Also known as "Rompin' Ronnie", "Mr. Dynamo", or simply "The Hawk", he was one of the key players in the 1960s rock scene in Toronto. Throughout his career, Hawkins has performed all across North America and recorded more than twenty-five albums. His hit songs included covers of Chuck Berry's "Thirty Days" (entitled "Forty Days" by Hawkins) and Young Jessie's "Mary Lou", a song about a "gold-digging woman” Other well-known recordings are "Who Do You Love?", "Hey Bo Diddley", and "Susie Q", which was written by his cousin, rockabilly artist Dale Hawkins.

Hawkins is also notable for his role as a talent scout and mentor of musicians he recruited for his band the Hawks. Roy Buchanan was an early Hawks guitarist on the song "Who Do You Love". The most successful example were the musicians who left him to form The Band. Other musicians Hawkins had recruited went on to form Robbie Lane and the Disciples, Janis Joplin's Full Tilt Boogie Band, Crowbar, Bearfoot, and Skylark.

Figure 7 - With Ronnie Hawkins at the Fayetteville Public Library Reception

Another homegrown band, the Cate Brothers, now on their late seventies, finished their set with “The Weight” inviting up several other local musicians and Amy Helm (Levon Helm’s daughter.” Then, Ronnie Hawkins received the “Crazy Chester Award,” named after a legendary Fayetteville character.

"The Weight"
is one of The Band's best known songs, gaining considerable album-oriented rock airplay even though it was not a significant hit single for the group in the U.S., peaking at only #63.[8] The Band's recording fared much better in Canada and the UK – in those countries, the single was a top 40 hit, peaking at #35 in Canada and #21 in the UK in 1968. The song had three cover releases in 1968 and 1969 with arrangements that appealed to a diversity of music audiences. The Band's version credits the group's individual members—Jaime Robbie Robertson, Rick Danko, Richard Manuel, Garth Hudson and Levon Helm—on the record label, rather than The Band as a single entity.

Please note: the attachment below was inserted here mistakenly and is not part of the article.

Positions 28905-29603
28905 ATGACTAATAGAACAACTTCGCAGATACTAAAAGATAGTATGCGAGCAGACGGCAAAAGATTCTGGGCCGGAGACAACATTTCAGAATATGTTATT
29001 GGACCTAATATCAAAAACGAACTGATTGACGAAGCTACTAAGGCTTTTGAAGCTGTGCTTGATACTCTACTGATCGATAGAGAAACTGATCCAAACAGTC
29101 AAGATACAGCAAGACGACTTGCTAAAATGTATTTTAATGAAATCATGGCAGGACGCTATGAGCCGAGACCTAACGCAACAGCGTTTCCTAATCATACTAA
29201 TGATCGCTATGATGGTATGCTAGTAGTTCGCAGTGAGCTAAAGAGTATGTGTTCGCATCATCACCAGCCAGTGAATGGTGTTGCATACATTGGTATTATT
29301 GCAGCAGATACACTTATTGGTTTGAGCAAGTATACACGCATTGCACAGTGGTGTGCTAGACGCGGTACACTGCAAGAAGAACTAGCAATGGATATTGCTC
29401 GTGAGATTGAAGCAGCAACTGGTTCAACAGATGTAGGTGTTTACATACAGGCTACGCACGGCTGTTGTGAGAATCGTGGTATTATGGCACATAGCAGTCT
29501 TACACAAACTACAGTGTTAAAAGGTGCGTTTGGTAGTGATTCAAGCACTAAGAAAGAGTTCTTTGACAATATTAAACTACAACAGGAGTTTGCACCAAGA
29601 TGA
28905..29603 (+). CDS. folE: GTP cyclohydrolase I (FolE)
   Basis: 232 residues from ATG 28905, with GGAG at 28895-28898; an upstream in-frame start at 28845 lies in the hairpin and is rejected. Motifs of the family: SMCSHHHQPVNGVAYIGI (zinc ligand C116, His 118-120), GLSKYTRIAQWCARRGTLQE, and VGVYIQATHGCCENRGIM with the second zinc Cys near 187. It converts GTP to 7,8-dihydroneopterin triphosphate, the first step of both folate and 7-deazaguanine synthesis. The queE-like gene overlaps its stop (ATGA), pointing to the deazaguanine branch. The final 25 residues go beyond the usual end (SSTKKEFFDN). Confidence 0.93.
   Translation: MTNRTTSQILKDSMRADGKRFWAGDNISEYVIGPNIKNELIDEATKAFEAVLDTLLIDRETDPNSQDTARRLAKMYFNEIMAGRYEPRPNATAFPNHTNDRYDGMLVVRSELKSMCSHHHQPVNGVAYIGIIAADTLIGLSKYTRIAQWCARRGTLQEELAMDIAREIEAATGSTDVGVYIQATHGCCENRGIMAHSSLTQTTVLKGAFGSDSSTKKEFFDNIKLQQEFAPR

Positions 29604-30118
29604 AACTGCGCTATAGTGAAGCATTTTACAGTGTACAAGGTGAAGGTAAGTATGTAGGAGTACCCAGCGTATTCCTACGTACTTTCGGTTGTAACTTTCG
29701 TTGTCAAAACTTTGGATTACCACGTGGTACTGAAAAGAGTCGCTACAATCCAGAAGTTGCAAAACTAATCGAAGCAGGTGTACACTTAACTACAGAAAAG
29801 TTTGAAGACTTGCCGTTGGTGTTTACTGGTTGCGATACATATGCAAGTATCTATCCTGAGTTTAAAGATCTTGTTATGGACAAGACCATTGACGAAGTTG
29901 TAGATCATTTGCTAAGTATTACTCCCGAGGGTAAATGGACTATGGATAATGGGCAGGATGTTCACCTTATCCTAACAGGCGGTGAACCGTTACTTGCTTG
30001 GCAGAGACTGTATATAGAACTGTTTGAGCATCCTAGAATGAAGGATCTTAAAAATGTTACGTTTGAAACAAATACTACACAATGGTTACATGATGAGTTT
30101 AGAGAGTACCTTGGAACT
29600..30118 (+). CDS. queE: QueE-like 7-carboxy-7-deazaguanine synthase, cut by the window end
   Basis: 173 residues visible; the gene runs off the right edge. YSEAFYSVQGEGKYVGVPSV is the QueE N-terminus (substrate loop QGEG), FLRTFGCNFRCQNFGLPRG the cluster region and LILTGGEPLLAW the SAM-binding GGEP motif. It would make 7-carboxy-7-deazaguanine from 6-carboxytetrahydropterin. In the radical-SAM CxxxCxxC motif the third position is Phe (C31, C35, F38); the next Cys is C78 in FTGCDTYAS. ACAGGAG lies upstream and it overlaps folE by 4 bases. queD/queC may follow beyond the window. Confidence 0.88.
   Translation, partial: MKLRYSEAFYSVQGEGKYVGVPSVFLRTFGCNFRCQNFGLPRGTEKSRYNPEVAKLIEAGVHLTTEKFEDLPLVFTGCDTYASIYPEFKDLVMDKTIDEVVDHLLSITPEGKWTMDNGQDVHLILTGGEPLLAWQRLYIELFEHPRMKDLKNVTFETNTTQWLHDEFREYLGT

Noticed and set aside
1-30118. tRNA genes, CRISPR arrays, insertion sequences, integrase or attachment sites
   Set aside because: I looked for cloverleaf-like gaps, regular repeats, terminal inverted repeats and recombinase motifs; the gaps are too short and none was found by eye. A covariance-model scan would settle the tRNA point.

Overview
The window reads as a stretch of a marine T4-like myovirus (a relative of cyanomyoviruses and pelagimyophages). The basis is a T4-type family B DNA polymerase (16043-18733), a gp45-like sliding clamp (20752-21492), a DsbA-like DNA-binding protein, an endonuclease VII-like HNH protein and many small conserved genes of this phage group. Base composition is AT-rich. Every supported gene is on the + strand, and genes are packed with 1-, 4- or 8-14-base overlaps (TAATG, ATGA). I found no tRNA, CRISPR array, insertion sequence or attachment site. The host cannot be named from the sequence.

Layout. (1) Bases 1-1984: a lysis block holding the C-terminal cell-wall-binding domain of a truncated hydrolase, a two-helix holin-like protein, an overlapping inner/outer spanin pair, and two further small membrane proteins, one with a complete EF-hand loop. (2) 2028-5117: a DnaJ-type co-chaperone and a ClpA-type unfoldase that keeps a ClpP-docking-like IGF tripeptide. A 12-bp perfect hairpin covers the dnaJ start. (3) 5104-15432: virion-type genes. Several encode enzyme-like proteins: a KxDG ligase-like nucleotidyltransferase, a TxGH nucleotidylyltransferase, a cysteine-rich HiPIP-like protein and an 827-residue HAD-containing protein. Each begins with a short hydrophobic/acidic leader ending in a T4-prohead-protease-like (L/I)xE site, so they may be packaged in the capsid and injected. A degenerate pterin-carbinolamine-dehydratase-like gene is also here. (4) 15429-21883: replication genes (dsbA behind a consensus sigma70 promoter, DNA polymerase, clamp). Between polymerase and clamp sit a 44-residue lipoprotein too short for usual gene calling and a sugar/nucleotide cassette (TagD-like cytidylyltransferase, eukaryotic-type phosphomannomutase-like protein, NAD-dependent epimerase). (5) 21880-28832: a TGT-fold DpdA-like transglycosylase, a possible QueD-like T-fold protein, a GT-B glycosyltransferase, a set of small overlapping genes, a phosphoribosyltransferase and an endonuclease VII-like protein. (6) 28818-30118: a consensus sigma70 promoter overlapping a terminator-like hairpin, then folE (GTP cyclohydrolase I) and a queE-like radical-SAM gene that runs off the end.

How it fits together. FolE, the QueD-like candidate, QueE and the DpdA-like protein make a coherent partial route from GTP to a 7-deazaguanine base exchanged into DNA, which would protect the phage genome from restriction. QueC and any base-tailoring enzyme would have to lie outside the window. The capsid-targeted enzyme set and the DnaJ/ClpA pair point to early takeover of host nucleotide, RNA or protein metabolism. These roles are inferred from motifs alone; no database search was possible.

The colorful characters in "The Weight" were based on real people members of The Band knew, as Levon Helm explained in his autobiography, This Wheel's on Fire. In particular, "young Anna Lee" mentioned in the third verse is Helm's longtime friend Anna Lee Amsden, and, according to her, "Carmen" was from Helm's hometown, Turkey Scratch, Arkansas. "Crazy Chester" was an eccentric resident of Fayetteville, Arkansas, who carried a cap gun. Ronnie Hawkins would tell him to "keep the peace" at his Rockwood Club when Chester arrived.

Figure 8 - The Cate Brothers with Amy Helm (Video

Another hit legend was 80-year old Mavis Staples whose voice and Pops' songs, singing, and guitar playing evolved from enormously popular gospel singers (with recordings on United and Riverside as well as Vee-Jay) to become the most spectacular and influential spirituality-based group in America. By the mid-1960s The Staple Singers, inspired by Pops' close friendship with Martin Luther King, Jr., became the spiritual and musical voices of the civil rights movement. They covered contemporary pop hits with positive messages, including Bob Dylan's "A Hard Rain's a-Gonna Fall" and a version of Stephen Stills' "For What It's Worth".

Figure 9 - Mavis Staples

There were workshops as well as performances. Al Bell is an American record producer, songwriter, and record executive. He is best known as having been an executive and co-owner of Stax Records, based in Memphis, Tennessee, during the latter half of the label's 19-year existence

Figure 10 - Al Bell talked about the evolution of Stax Records in Memphis